Credit and Qualifications—Do you need good credit to lease a commercial space? Many people have questions about credit worthiness for leasing a commercial space, or other qualifying factors. Individual lessees will have to sign personal guarantees, which means that Fair Isaac Corporation (FICO) scores may need to meet a certain standard. Landlords prefer good credit scores that prove reliability.
Upfront Payments—How do you negotiate free rent on a commercial lease? If you are seeking to lease a commercial space but don’t have much liquid capital, you may negotiate to alleviate some of your up-front cash burden. It may be important to you, but it also may slow down the process, as it adds another dimension to negotiations.
Inspections, permits, renovations and other factors may also affect the timeline of your commercial lease.
5 Tips from a Commercial Leasing Agent to Make Negotiating a Commercial Lease Easier
Here are some experts tips from Hartman leasing agents on key points of consideration for commercial lease negotiations.
Negotiating a commercial lease can be made easier by following these five guidelines:
1. Decide in advance what is non-negotiable and what may be negotiable. Settle on a hard and fast price and must-have features for the space. Delineating this clearly, not just hypothetically, will provide clear parameters for future negotiations.
2. Ask for a co-tenancy clause. The one thing you don’t want is to move into a great, thriving strip mall where your small business benefits from a major retailer, only to have that retailer move out. With it could go your drive-through and walk-in traffic. If you envision this drastically impacting your revenues, you may be able to negotiate a co-tenancy clause.
3. Always negotiate in favor of flexibility for your business. Especially with long-term leases, you never know what the future holds, and the more room you have to change, the better. Carefully consider the wording for things like sub-leases, termination clauses and assignment clauses.
Pro tip: Take your time and avoid hasty decisions when negotiating a commercial lease.
4. Study tenant improvements. It is essential to truly assess what improvements you will need to make, and to tally up how much it will cost. Tenant improvement allowances may be provided for by your landlord, or you may be able to negotiate rent abatement.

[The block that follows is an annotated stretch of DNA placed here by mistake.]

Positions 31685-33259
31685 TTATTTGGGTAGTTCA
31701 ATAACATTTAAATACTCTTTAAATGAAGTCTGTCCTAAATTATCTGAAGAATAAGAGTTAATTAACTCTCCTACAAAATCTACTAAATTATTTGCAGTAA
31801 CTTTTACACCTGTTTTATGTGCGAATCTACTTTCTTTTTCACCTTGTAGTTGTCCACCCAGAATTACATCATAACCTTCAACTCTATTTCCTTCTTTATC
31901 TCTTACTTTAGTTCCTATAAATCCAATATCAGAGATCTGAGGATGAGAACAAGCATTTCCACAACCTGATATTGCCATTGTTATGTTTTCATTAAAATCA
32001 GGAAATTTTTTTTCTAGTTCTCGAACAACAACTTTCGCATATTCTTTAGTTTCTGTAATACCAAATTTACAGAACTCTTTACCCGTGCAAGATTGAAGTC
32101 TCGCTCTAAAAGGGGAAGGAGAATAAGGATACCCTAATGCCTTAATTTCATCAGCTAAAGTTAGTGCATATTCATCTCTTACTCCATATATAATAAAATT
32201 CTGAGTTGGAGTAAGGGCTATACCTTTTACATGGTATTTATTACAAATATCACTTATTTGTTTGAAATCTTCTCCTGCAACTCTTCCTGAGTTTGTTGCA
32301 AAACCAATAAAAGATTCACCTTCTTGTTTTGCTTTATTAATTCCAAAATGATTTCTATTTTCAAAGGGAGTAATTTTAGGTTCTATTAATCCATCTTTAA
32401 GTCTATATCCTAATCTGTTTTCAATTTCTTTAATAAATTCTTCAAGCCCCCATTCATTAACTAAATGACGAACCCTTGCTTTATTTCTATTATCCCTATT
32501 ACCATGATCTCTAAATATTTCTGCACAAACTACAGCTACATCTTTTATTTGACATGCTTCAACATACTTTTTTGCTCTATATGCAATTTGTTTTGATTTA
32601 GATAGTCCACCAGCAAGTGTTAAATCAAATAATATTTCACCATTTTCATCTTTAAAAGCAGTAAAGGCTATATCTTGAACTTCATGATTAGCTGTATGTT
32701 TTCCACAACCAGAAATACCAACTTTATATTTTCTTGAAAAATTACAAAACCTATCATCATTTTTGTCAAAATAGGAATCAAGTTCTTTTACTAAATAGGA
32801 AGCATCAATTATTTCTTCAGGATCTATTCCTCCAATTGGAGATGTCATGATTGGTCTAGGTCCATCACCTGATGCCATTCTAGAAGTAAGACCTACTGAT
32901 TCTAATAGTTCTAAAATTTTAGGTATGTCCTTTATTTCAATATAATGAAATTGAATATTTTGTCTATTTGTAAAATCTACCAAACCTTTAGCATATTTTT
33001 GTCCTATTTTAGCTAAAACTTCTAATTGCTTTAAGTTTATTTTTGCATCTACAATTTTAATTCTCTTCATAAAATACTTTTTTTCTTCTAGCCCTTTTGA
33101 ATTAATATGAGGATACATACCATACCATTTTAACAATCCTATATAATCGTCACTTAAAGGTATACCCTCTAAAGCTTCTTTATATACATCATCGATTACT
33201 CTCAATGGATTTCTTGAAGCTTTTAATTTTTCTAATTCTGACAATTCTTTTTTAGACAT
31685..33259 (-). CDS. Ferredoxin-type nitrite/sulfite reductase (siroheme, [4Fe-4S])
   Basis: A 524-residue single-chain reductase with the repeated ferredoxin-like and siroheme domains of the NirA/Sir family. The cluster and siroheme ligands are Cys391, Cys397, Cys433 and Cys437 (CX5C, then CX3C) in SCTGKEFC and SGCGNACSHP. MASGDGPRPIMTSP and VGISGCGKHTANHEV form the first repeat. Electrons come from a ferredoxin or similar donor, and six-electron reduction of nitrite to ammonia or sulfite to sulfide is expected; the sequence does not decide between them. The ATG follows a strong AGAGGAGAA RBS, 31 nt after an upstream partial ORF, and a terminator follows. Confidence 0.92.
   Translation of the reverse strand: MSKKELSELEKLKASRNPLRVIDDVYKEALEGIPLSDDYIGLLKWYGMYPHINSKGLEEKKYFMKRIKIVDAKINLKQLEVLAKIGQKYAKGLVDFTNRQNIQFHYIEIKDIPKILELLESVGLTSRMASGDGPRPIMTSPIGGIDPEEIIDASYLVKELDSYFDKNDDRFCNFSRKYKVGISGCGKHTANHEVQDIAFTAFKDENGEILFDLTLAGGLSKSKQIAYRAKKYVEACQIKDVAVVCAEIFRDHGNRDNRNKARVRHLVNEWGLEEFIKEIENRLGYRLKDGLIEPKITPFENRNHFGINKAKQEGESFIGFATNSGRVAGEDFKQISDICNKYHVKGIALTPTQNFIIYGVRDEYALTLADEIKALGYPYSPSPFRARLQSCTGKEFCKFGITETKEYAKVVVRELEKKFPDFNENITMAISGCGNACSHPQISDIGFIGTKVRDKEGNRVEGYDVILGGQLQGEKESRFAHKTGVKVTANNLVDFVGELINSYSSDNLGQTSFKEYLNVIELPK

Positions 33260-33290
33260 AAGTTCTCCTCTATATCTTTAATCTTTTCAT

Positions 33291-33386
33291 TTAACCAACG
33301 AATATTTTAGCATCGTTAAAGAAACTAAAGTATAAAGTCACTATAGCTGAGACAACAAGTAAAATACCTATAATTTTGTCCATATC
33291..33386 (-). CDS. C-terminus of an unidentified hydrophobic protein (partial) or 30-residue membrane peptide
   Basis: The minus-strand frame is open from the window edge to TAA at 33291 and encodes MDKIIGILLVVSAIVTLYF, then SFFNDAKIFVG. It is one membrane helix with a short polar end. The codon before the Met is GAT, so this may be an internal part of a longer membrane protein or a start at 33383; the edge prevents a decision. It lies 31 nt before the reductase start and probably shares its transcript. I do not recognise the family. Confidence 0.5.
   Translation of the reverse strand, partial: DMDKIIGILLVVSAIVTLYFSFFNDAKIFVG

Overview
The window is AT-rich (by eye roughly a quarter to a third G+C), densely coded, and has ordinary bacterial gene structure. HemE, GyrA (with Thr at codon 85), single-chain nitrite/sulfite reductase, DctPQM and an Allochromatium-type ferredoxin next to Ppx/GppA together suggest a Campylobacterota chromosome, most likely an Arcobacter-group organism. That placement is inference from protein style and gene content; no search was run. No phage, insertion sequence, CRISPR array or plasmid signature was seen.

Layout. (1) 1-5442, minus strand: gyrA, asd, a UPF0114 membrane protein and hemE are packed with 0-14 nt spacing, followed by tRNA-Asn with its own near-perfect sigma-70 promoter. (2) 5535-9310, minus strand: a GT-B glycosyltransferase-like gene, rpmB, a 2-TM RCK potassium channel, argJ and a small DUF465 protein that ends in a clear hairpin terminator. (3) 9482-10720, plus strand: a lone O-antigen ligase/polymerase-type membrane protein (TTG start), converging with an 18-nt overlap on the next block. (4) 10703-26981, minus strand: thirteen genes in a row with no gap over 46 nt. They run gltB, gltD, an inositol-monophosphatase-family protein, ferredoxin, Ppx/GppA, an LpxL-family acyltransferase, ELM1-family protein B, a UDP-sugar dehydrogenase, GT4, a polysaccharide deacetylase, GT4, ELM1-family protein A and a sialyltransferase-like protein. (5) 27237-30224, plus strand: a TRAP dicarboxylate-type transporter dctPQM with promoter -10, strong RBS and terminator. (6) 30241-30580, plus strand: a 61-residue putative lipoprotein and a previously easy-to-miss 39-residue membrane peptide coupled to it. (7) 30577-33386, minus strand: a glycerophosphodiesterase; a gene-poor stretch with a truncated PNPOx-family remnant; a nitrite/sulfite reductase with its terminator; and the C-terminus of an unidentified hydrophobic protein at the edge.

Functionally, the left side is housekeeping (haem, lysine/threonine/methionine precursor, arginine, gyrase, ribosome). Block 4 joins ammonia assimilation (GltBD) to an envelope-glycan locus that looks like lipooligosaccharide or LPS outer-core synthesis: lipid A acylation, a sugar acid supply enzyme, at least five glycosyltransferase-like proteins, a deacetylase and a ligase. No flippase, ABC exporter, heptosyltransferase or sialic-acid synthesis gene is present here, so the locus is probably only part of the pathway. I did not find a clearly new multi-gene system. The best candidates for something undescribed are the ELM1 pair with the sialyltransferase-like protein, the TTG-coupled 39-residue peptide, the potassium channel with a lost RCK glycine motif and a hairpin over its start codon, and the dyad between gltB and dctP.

5. Take your time. The ticking time clock you may feel can drive you to make hasty decisions and shorten negotiations. Revisit your clearly defined list of what you must have and be sure you are getting that, and nothing less, for the right price.
5 Common Ways to Get a Lower Price on Monthly Rent
Here are some ways to get a lower price on rent:
1. Be open to a longer-term lease, for a lower price. As many negotiation factors come down to money, it may be possible to get a discount up-front, or a lower monthly price, by signing a longer-term lease. This is because the landlord will have reliable income for that duration and is more willing to trade that security for a reduced rate.
2. Negotiate the fixturization period. You may be able to get free rent for the period of time you need to redo or renovate a space. If you are making in-depth changes to the building, consider asking for as much as 120 days of free rent to offset the time you won’t be making money in the building.
3. Find out what perks are available and ask for them. Base rent and lease structure may be less negotiable than the additions, like free parking, maintenance fees, shared utilities or more. This may not save money on your rent check, but it will decrease your overall expenses.
4. Counter the base rent price you are offered. This is what a landlord will probably place in a first draft of your lease, but it isn’t what you have to pay. Counter-offer at another rate, sometimes as much as 15% lower, and see what they come back with.
5. Look for free rent deals. Some landlords and even commercial real estate agents will incentivize new tenants with free rent, sometimes for several months. This promotion can result in an overall discount on rent for many years.
Get up to 6 months free rent on your commercial lease. Fill-out our pre-leasing questionnaire to see if you qualify.
How long it takes to lease a commercial space has to do with the negotiation phase and also with tenant qualifications. Want to see if you could qualify for six months of free rent? Fill out our pre-leasing questionnaire and you may qualify for a significant discount.
About the author:
Sarah Hoopes is the Marketing Coordinator at Hartman Income REIT. She is a graduate of Utah Valley University with a Bachelor’s degree in Marketing and Business Management.